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Govt Slaps 148 Notices To Ecommerce Players For Not Complying With “Country Of Origin” Rule

Govt Slaps 148 Notices To Ecommerce Players For Not Complying With “Country Of Origin” Rule

Government has collected up to INR 34 Lakh worth of fines for non-compliance with the “country of origin” listing

Last year, the government made it compulsory for all vendors selling on marketplaces such as Amazon and Flipkart to mention the name and details of any importer or seller to help consumers make an informed choice before buying a product

The government is also reportedly mulling over a requirement for ecommerce players to suggest India-made alternatives to imported products on their platforms

The Centre has slapped as many as 148 notices on ecommerce players in the past three months for not complying with the mandatory display of the ‘country of origin’ tag on products sold, according to reports.

Following up with the requirement for displaying the country of origin of products available on ecommerce platforms, the government has been cracking down on companies found to be non-compliant. In July 2020, following border skirmishes with China, the Delhi High Court had issued notices to Amazon and Flipkart on a plea seeking to display the names of the manufacturing countries for products on their websites.  The ‘country of origin’ rule was also written into the Consumer Protection (Ecommerce) Rules, 2020, notified on July 23.

“Of the 148 notices, 56 have compounded it (the offence) and paid up to INR 34 lakh,” a senior official was quoted as saying by Business Standard. “Every product has to display the country of origin, along with other basic information,” the official added.

According to the Legal Metrology Act, such violations can result in a penalty of up to INR 1 lakh each.

In the case of ecommerce companies, these details have to be clearly displayed on their portals. “Companies are given a chance to explain their case and asked exactly where one can find the product details (online),” the official said.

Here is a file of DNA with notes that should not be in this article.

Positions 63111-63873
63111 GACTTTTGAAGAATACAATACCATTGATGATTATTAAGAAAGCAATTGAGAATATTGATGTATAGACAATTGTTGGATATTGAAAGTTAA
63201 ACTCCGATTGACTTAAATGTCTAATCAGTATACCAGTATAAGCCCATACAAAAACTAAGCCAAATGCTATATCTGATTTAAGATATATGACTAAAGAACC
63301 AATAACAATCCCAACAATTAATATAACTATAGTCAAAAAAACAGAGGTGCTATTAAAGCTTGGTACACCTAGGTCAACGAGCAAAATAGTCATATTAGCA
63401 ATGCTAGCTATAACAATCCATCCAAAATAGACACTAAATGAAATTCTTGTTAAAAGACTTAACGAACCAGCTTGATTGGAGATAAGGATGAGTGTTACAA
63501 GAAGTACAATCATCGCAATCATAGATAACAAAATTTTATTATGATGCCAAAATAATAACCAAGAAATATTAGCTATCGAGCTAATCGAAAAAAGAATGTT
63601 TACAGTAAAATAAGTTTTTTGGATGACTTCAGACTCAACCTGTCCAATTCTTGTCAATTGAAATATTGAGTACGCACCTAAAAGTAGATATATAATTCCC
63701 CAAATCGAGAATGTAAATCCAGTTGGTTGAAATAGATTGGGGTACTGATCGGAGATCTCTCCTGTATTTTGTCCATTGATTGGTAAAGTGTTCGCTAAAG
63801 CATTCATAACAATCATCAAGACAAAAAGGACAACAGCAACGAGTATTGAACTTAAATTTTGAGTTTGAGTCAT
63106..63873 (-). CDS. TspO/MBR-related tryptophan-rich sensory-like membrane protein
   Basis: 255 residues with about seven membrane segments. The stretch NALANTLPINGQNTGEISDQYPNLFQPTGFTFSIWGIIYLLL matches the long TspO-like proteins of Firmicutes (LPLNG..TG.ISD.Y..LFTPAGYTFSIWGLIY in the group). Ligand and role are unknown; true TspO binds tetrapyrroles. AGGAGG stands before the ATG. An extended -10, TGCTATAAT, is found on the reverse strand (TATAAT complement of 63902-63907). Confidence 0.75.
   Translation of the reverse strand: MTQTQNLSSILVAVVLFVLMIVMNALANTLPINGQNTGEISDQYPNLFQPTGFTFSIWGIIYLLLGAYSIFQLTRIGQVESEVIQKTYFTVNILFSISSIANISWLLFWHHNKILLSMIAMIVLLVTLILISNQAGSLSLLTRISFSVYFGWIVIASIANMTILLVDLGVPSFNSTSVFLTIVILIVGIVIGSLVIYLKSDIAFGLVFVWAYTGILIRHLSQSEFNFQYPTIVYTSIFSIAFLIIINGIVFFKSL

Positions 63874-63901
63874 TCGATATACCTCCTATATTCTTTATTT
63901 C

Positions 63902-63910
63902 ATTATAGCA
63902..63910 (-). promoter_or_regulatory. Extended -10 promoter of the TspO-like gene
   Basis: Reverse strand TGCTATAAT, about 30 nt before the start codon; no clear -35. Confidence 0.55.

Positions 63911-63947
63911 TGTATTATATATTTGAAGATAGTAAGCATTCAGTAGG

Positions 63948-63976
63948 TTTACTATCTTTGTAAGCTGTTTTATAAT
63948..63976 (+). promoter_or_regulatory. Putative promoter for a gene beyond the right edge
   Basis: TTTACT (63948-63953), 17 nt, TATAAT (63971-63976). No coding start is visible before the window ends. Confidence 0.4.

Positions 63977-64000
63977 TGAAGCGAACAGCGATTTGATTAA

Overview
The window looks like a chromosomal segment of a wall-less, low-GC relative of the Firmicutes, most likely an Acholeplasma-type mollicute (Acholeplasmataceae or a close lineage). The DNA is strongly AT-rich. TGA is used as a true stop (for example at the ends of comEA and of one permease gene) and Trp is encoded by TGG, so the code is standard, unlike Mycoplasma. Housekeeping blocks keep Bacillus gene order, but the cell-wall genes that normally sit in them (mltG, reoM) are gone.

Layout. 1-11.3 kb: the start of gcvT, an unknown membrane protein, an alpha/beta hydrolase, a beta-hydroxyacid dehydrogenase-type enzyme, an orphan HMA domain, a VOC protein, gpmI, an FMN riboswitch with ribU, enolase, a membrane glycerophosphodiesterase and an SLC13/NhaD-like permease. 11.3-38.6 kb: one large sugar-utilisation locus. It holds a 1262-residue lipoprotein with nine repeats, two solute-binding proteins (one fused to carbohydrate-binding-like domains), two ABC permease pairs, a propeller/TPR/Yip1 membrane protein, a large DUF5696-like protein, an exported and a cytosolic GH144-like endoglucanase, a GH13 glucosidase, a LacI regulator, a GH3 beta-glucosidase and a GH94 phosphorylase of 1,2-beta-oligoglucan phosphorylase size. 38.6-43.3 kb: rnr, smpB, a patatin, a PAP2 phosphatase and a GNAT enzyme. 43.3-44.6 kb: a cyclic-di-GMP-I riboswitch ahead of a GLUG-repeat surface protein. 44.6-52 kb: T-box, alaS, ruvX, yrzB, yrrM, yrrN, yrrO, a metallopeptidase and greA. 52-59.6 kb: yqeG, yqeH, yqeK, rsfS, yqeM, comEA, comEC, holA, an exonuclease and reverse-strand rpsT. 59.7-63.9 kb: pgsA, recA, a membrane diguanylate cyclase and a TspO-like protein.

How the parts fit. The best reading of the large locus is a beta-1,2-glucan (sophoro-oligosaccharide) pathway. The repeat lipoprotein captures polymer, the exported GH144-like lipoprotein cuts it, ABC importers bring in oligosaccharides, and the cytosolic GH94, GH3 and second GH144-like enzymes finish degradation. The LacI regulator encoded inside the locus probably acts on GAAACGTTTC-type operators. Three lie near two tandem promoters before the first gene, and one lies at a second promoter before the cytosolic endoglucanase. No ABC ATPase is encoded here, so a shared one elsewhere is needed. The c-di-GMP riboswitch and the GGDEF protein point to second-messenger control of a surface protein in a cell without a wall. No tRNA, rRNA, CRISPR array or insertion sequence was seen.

Last year, the government made it compulsory for all vendors selling on marketplaces such as Amazon and Flipkart to mention the name and details of any importer or seller to help consumers make an informed choice before buying a product.

Some of the existing product listing rules like the Legal Metrology (Packaged Commodities) Rules, 2011, and the Geographical Indications of Goods Registration and Protection Act, 1999, already required the declaration of country of origin for goods.

The Centre is likely to further tighten the ‘country of origin’ norms for ecommerce players in a bid to push the sale of locally produced goods on their platforms through amendments to the Consumer Protection Rules.

The Department for Promotion of Industry and Internal Trade (DPIIT) has been working for the past two years on formulating a comprehensive policy to not only promote a flourishing ecommerce space in the country, but also address regulatory challenges in the sector.

As far as the ‘country of origin’ tag is concerned, etailers may now have to send a notification and suggest “alternatives” before products are purchased by the consumers to give a fair opportunity to goods manufactured in India, another official was quoted as saying according to the report.

Ecommerce marketplaces may not only have to rank goods, but also have to come up with such a framework  that the ranking does not discriminate against domestic goods and sellers, the official added. Last year, the etailers had reached out to the government to request for an extended timeline to implement the country of origin tag and yet they ran afoul of the government.

Traders’ associations in the past have urged the government to make it mandatory for ecommerce giants to mention ‘country of origin’ on each and every product sold on their platforms.